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Toledo Church Hosts Haitian Pastor Prédestin Hérard in U.S.
TOLEDO, Ohio---What might the director of an orphanage with over 215 children look like? Emmanuel Baptist Church, Toledo, Ohio, found out when they brought Pastor Prédestin Pierre Hérard from Haiti to the United States for the church’s annual fall missions conference.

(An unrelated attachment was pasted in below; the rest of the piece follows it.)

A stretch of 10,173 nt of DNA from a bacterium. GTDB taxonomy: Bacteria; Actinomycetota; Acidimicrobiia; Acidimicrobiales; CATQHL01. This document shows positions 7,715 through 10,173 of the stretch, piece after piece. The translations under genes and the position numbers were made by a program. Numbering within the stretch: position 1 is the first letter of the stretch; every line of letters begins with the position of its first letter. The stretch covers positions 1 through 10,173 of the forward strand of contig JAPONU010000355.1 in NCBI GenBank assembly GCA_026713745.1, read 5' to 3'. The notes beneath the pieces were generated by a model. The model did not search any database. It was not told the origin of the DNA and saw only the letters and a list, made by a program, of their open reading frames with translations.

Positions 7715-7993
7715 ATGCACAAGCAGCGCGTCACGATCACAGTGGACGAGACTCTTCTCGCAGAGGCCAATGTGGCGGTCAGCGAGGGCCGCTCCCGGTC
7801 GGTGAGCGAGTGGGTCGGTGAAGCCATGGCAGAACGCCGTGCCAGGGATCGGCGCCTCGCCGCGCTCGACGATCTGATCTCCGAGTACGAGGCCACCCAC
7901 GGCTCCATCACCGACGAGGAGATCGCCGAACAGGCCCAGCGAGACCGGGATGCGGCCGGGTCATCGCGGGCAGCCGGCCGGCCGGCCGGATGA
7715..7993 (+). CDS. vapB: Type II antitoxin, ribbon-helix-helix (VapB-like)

TOLEDO, Ohio—What might the director of an orphanage with over 215 children look like? One may call to mind the frazzled Old Woman Who Lived in a Shoe, who had so many children she didn’t know what to do. In that nursery rhyme, she gives them broth without any bread. She whips them all soundly and sends them to bed. But as Emmanuel Baptist Church, Toledo, Ohio, discovered when they brought Pastor Prédestin Pierre Hérard from Haiti to the United States for the church’s annual fall missions conference, he is neither frazzled nor rash. Instead, he embodies the qualities the apostle Paul exalts in Ephesians 4. He is completely humble, gentle, and patient; he is kind and compassionate. And above that, he is joyful. His most outstanding feature is a broad smile that envelops his face and shines from ear to ear. Unexpectedly, just before departing, the smiling director of My Father’s House orphanage fell short a needed document. His flight had to be rebooked, and he missed the opening of the conference. Leaving the earthquake-devastated island, Pastor Prédestin arrived in the United States late Monday night. Tuesday, tornado strength winds whipped Toledo and a great part of the nation’s midsection into a frenzy. Trees swayed, lights flickered, sirens blared, but Prédestin continued to smile. When missionaries invited him to join them in the basement of the missionary house, he showed no fear and waited out the storm upstairs. Though he speaks faltering English heavily influenced by his native Creole and French, Pastor Prédestin did not shy away from addressing different groups. He spoke to the children and teens at the Christian school and to the Awana clubbers at night. He visited the zoo and traveled to people’s homes. He spoke to the missions committee and the congregation, and answered questions in an Adult Bible Fellowship. All this he did while smiling, nodding, and being upbeat. He mentioned the cholera that to date has taken over 300 lives. He did not paint a grim picture, nor did he make appeals for funds. Instead, he told how the earthquake has brought many people to his doorstep, asking why their house was the only one on the street left standing after the earthquake. “What God do you worship?” people asked him. The spiritual interest in Haiti has increased. Laughing, he says, “It would be good if God send some tremors every 30 days or so to remind the people to follow Him.” But the facts remain grim. Of the 120 Baptist churches throughout Haiti that he helps oversee, 50 are in Port-au-Prince. Twenty of those 50 churches were destroyed. Most pastors live in their churches, using primitive outdoor fires as their kitchens. These pastors have lost their houses as well as their churches. One and a half million people in Haiti now live in poorly supported “tents” (sheets of plastic). And rains and now a hurricane threaten to destroy more. The AP reports that only 2 percent of the rubble from the earthquake has been cleared away. The surviving government is making little progress to help the people. Haiti had not experienced an earthquake in over 200 years. That fateful day Pastor Prédestin was walking down the street when he heard earsplitting cracks and felt the ground shake. He concluded that it was the judgment of God and that the Rapture was the next event. When he witnessed cascading buildings and rippling roads, he understood an earthquake had occurred. His immediate concern was for the children of My Father’s House. Houses throughout that neighborhood had been decimated like building blocks in the hands of a rambunctious toddler. But My Father’s House stood strong and tall. Once he was certain that the orphans were safe, Prédestin made efforts to find his wife and daughters. Children under the age of 15 make up almost 40 percent of the population in Haiti. The country now has 60% more orphans than before Jan. 12. At present My Father’s House—which accepts only true orphans—sleeps three babies to a crib, Prédestin reluctantly reports. Workers change the babies’ cloth diapers three times per day. Because milk and formula are scarce and costly, pureed rice is fed to these little ones. My Father’s House had three locations before the earthquake. Because the children’s school was destroyed, one of the buildings has been commandeered to be the school, further cramping the growing brood. (Before the quake, the government was able to educate only 5 percent of the population.) The orphanage is renting an additional house. Furthermore, a used truck was procured to transport food, medical supplies, water, mattresses, beds, children, and more. But with increased poverty comes an increase in crime, and unfortunately the truck was stolen at gunpoint. However, there is a reason Pastor Prédestin continues to smile! Land has been purchased on the outskirts of Port-au-Prince in Petionville. It is enough land to hold 500 children. Efforts are under way to put in a foundation. While the vision is great, so is the financial need. Approximately half a million dollars will be needed to complete the vision. Not only will the children need a place to put their heads at night, but clean water, adequate restrooms, a school, a chapel, a kitchen, and much more need to be established. In addition, when new children come to the orphanage, they bring scabies, lice, bed bugs, ringworm, and other contagions that quickly spread. A separate building must be established to treat incoming children. None of this seems to rattle this man of God. Caring for hundreds of children, overseeing more than a hundred churches, finding food and water, and meeting the needs of his wife and two young daughters—all of this Pastor Prédestin takes in stride. His confidence is in the One Who knows the stars by name and Whose eye is upon the birds of the air and the lilies of the field. Pastor Prédestin left Toledo at 5:00 in the morning. He returned with a suitcase of chlorine pills that the people of Emmanuel Baptist purchased to help fend off cholera. He also carried a suitcase of toys and games, like any father returning from a trip would bring. He returned to the clutches of the threatening Hurricane Thomas. The needs of Haiti and My Father’s House are great. But for sure Pastor Prédestin is smiling. He knows the Father of the fatherless, and his trust is in the One Who neither slumbers nor sleeps.Posted in Featured Stories, GARBC News, News on November 12, 2010.